Libraries offer free access passes to Colorado state parks and attractions

Check out free passes to Colorado state parks, museums and attractions
July 3, 2024
Lory State Park west of Fort Collins offers great hikes and water access. Library members can get free access to the park though the "Check out a park" program. Photo by Joel Blocker, for UCHealth.
Lory State Park west of Fort Collins offers great hikes and water access. Library members can get free access to the park though the “Check out a park” program. Photo by Joel Blocker, for UCHealth.

Your community public library has always been a place to access knowledge and explore the world through books and videos. Now, libraries offer opportunities for learning in different habitats and places.

More than 100 public Colorado libraries are part of the Colorado Parks and Wildlife “Check out a pass” program, and many more offer members’ free online passes to dozens of local museums, galleries and attractions around the state.

“Sometimes, paying for these passes is unattainable for families,” said Holly Bucks, circulation supervisor for Poudre Libraries’ Old Town Library in Fort Collins. The cost of admission for a family of four to the Denver Museum of Natural History and Science may not be affordable but by using a library pass program, families can get in for free for a day.

“Libraries are trying to make everything in our state more accessible, and these partnerships allow for that,” she said.

Check out a pass – a free pass to visit any Colorado state park

Colorado has 42 state parks that offer various year-round recreational opportunities such as hiking, fishing, birdwatching or snowshoeing. These state parks require an entrance pass.

Rifle Falls State Park. Photo by Denise Chambers/Miles.
Rifle Falls State Park. Photo by Denise Chambers/Miles.

Recently, Colorado began offering residents a state parks pass for an additional $29 fee on their vehicle registration as part of the Keep Colorado Wild Pass program. In 2023, nearly 30% of drivers opted in for that pass.

For those who don’t have a parks pass and want to see what they are missing, checking out a 7-day state parks pass from the library might be a great option.

To use the ‘Check out a pass’ program, follow these steps:

  • Visit your local library’s online catalog and search for “check out state parks.”
  • Note that libraries do not allow people to place a “hold’’ on a pass. The catalog will show if a pass is available or when it will be returned.
  • If available, visit your public library and ask to check out the pass. You must be a library member in good standing to do so.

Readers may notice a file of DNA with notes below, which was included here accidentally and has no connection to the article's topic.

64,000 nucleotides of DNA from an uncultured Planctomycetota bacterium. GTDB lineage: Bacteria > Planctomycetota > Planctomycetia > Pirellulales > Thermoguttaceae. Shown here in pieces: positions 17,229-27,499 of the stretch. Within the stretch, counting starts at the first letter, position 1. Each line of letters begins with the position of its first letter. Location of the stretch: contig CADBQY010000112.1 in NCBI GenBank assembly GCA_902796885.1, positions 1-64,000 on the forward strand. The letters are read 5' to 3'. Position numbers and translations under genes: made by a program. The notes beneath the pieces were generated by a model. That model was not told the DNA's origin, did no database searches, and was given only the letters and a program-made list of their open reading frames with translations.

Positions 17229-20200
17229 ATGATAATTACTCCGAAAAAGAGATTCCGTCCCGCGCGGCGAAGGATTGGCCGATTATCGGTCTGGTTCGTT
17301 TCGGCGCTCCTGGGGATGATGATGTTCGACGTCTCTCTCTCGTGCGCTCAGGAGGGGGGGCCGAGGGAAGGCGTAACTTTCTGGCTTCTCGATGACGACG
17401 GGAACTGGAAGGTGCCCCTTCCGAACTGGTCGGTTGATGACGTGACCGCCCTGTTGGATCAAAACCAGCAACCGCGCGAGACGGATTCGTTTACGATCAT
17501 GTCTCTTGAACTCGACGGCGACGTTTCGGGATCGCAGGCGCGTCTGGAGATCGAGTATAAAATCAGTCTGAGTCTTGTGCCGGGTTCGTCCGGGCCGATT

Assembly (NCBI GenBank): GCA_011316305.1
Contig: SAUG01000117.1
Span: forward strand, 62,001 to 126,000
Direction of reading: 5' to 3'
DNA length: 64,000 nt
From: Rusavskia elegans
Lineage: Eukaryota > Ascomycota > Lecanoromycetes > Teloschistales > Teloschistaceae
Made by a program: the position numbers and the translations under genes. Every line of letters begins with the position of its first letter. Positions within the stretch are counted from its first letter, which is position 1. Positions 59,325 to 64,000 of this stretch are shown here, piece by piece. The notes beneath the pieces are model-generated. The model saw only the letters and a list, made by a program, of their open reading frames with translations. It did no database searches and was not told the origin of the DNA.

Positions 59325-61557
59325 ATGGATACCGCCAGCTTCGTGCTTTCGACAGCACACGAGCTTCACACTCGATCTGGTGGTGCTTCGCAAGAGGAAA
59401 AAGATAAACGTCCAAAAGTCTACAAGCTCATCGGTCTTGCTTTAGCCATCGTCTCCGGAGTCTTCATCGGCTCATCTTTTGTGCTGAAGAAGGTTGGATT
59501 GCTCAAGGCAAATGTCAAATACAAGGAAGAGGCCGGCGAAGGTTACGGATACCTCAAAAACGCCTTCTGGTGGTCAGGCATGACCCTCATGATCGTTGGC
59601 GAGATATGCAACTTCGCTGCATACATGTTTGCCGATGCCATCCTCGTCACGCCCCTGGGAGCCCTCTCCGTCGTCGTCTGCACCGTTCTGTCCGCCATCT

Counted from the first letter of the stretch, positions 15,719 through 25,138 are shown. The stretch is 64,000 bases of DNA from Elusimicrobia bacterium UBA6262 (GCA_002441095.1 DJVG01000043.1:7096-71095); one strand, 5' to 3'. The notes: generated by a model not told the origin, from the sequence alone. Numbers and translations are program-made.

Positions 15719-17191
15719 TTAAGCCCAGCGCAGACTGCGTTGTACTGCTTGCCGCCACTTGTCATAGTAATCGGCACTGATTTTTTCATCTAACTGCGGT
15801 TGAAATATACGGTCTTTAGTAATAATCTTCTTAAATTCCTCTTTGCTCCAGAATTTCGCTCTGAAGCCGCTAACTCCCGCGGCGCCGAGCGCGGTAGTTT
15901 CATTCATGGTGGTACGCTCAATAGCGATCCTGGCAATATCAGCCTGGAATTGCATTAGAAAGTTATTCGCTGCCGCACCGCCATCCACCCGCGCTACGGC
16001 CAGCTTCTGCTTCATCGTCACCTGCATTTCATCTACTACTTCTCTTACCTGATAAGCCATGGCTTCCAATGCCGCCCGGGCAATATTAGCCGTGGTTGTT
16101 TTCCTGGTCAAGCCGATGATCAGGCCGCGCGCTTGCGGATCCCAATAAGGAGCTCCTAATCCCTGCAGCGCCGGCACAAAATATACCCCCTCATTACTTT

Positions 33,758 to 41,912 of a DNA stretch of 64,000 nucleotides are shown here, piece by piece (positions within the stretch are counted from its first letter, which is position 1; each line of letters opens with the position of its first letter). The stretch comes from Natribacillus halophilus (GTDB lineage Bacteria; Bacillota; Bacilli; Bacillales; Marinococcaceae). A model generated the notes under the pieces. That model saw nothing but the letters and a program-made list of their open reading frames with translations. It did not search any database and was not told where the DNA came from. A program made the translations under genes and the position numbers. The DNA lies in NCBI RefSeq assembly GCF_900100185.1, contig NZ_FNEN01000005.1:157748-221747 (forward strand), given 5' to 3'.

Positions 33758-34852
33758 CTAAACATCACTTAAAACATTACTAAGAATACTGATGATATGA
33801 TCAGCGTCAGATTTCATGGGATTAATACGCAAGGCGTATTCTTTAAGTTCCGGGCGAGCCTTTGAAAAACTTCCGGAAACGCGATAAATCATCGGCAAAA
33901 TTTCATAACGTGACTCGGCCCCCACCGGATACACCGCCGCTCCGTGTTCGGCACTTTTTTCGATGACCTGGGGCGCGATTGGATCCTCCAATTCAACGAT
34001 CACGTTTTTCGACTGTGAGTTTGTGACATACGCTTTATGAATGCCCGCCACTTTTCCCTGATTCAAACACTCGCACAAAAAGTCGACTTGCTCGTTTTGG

Along with a pass to hang on your rearview mirror, you’ll also be able to borrow resources on wildlife, trees, wildflowers and birds that you may spot in Colorado State Parks. There is also information on park activities, Leave No Trace and a seasonal star chart.

Other park passes

Looking for a mindfulness activity in nature? Try bird-watching.
Some libraries, like the Poudre Library in Fort Collins, also offer passes to natural areas in the city and county. Like the state parks pass, these passes get you into areas that charge an admittance fee for free and provide resources to aid in your exploration. Search your library’s website or ask a librarian about their specific “free park pass” options.

Libraries offer other virtual passes to cultural institutions and activities

Another way to explore Colorado is to take advantage of your library’s other free access passes. Many libraries partner with area museums, galleries and attractions to offer free access to many different Colorado attractions to their library patrons.

These programs go by different names, such as Curiosity Pass, Cultural Pass, or Discovery Pass, but their goal is the same: to offer affordable access for everyone. Each library has its own program with slightly different rules, so visit its website for details.

These online passes allow you to reserve a one-day entry into places such as the Denver Museum of Science and History and the Denver Zoo or Botanical Gardens. You can also check out something different, like the Denver Museum of Miniatures, Dolls and Toys, or Ride the Denver Trolley.

You can search the library’s online program by date or by a specific location.

Local library: A gateway to exploring Colorado

Libraries have always been integral to communities, making learning accessible to all. Now, through programs like “Check out a pass,” libraries break down financial barriers and provide people with the opportunity to explore Colorado’s rich culture and natural beauty.

So the next time you visit your library, don’t just check out a book – check out your next adventure.

About the author

Kati Blocker has always been driven to learn and explore the world around her. And every day, as a writer for UCHealth, Kati meets inspiring people, learns about life-saving technology, and gets to know the amazing people who are saving lives each day. Even better, she gets to share their stories with the world.

As a journalism major at the University of Wyoming, Kati wrote for her college newspaper. She also studied abroad in Swansea, Wales, while simultaneously writing for a Colorado metaphysical newspaper.

After college, Kati was a reporter for the Montrose Daily Press and the Telluride Watch, covering education and health care in rural Colorado, as well as city news and business.

When she's not writing, Kati is creating her own stories with her husband Joel and their two young children.